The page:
Libertyville’s Own ‘American Horror Story’

The infamous “Murder Mansion” in unincorporated Libertyville has been the center of attention for the Discovery Channel’s affiliate station Investigation Discovery in order to film a documentary that will most likely air early in 2015.

William (Billy) Rouse 15 years later after having murdered his mother and father Bruce and Darlene Rouse in 1980.

Public Records

William (Billy) Rouse 15 years later after having murdered his mother and father Bruce and Darlene Rouse in 1980.

Jasmine Turner, Staff Writer

The Discovery Channel’s affiliate station, Investigation Discovery, is investigating the dubbed “Murder Mansion” in unincorporated Libertyville where Bruce and Darlene Rouse were brutally murdered by their son on June 5, 1980.

 Stephanie Hill, an associate producer for Sirens Media, asked the village’s Board of Trustees on Oct. 14 for permission to film on the property through the 17. The footage would include snippets of real-life roads, village signs, neighborhood streets, and local landmarks. According to the Libertyville Review, Hill said as a public statement that  the documentary needs a mix of real-life footage and digital imaging.

“We’re establishing the setting as a suburban area near Chicago and in or by an All-American town where these things had never happened before,” Hill said. “Part of the story also touches on how the murder shocked the town.”

Bruce and Darlene Rouse were self-made millionaires who took up residence in a 13-bedroom mansion in unincorporated Libertyville  at 2057 N. Milwaukee Ave., a few blocks north of Route 137. Owning a chain of gas stations and cable services, they became prominent members of the Libertyville community. They had three children, Kurt, Robin, and Billy, ages 20, 17, and 15, respectively.

According to the, None of the children confessed to the murder at the time. However, Robin, then 17, said that she believed one of her brothers had done it; she failed to mention which one, however. All of the children moved on with their lives and received $300,000 each in life insurance.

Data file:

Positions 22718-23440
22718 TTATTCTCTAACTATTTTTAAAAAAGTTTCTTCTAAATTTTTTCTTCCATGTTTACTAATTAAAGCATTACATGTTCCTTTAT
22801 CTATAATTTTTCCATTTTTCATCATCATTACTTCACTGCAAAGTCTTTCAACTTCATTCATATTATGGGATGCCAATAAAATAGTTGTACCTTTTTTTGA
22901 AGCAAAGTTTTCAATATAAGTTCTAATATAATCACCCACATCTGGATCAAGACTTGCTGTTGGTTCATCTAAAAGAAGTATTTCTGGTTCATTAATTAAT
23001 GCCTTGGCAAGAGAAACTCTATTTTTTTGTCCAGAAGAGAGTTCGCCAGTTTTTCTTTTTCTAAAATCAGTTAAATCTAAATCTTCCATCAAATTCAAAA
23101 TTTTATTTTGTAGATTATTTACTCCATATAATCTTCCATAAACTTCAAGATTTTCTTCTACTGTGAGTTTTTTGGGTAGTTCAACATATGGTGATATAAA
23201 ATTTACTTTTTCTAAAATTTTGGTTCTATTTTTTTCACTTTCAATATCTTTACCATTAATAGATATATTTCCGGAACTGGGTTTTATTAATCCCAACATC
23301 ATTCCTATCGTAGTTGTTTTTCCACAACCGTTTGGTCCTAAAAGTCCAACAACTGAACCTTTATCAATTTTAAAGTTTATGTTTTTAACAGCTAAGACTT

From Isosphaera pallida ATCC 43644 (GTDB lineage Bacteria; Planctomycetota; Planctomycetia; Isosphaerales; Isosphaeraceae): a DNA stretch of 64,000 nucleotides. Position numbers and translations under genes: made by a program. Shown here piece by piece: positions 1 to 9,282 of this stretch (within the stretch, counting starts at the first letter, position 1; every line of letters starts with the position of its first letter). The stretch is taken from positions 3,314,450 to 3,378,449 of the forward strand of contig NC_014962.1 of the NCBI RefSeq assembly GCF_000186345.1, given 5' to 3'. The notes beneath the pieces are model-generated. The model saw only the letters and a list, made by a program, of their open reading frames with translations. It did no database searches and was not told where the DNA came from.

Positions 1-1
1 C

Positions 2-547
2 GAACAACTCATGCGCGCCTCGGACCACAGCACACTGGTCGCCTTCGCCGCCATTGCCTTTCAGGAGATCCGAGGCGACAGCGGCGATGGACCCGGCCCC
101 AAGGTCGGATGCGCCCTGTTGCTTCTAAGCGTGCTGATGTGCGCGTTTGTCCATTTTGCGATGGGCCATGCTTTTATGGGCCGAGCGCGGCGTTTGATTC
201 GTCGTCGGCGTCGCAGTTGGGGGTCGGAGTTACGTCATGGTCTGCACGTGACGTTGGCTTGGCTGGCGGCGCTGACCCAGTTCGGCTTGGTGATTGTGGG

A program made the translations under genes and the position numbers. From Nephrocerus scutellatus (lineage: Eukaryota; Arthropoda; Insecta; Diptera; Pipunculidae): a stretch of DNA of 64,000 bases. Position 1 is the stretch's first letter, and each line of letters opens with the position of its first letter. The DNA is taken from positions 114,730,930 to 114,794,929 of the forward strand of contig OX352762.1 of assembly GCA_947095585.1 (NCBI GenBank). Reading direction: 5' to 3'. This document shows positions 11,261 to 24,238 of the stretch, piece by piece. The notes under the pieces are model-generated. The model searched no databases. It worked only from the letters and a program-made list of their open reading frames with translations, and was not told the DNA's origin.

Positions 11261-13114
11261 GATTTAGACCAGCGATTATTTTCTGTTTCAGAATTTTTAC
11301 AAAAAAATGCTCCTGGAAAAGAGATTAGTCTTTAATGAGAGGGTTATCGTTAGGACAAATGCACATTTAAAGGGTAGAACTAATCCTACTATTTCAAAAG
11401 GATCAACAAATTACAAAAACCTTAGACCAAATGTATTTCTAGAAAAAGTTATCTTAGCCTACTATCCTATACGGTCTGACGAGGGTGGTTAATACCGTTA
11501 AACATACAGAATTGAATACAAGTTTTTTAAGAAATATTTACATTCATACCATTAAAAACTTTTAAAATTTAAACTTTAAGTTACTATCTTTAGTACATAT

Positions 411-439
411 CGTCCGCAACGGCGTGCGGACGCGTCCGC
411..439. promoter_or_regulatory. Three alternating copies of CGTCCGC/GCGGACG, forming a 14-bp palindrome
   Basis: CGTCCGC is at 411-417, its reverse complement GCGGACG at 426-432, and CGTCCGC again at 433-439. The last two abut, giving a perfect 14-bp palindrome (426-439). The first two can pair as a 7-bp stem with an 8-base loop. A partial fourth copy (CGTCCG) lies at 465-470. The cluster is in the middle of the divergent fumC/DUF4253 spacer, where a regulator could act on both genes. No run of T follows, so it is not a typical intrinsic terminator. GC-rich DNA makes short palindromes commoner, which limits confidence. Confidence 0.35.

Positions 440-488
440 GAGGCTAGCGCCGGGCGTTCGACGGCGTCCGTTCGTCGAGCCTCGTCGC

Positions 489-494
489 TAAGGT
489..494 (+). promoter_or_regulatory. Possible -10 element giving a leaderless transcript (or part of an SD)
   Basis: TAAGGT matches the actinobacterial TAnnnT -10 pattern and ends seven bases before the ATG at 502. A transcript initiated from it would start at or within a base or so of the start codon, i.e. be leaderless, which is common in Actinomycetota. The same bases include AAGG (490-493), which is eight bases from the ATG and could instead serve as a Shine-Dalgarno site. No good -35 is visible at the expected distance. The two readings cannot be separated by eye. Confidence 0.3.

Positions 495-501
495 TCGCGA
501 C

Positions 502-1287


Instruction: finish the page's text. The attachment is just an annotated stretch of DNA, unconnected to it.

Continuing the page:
The case eluded police for many years. Billy Rouse, the youngest of the children, after spending his fortune away on drugs and alcohol, living from couch to couch, and having been arrested multiple times, later confessed on camera to the murder of Bruce and Darlene Rouse.

Billy Rouse was convicted in August of 1996, 16 years after the murder, and sentenced to 80 years in prison for murdering his mother and his father .

According to Billy Rouse’s recollection of the night, Billy recalled the night as having gotten into  what seemed like a recurring fight with his mother after she came home to smell alcohol on him. Nonetheless, this time Darlene threatened to send Billy to military school.

Feeling like he wasn’t good enough, Billy felt like he had to get rid of his mother. At 2:30 a.m. Billy Rouse took his father’s shotgun and fatally shot his mother in the face and then proceeded to shoot, stab, and beat his father.

This was not the end of the “Rouse house saga.” The new owners of the mansion created just as many problems. Members of the Chicago mob opened up a cocktail lounge and casino shortly after. According to the Chicago Tribune, In 1983, bookkeeper Robert Plummer was strangled and beaten to death on the stairway for working for a rival organization. The mansion was now dubbed “Murder Mansion.”

The infamous house did not stay out of the spotlight for long, though. In 2002, the house mysteriously burned down when the then-residents of the house were away on vacation. No evidence was found of arson.

The story of the “Murder Mansion” will appear on the Investigative Channel as a documentary. According to the notes recorded at the Libertyville Board meeting on Oct 14, the producers of the show have met some resistance from the Board of Trustees and the mayor of Libertyville.

Mayor Terry Weppler has encouraged the associate producer to be cautious as to how she is portraying the town of Libertyville.

“You’re talking about taking pictures of our signage, which to us will read ‘Welcome to Libertyville, the place where we have murders and Mafia-run gambling houses,’” Mayor Terry Weppler told associate producer Stephanie Hill, according to the Libertyville Review. “That was not the case and has not been the case in any time frame since then either.”

Mayor Weppler reiterated the point to Drops of Ink that it was important the term “unincorporated Libertyville” was stressed on the aired documentary.

“I just want to make sure it is made clear that these events happened in unincorporated Libertyville,” Mayor Terry Weppler said. “Reality TV is not always real, and it tends to dramatize a place or situation. We were recently named one of the top 20 safest towns in Illinois. We like being perceived that way.”

Mayor Weppler went on to say that the filming done by Sirens Media went smoothly and should stay true to his requests on air. When the show is finished, it will air early in 2015.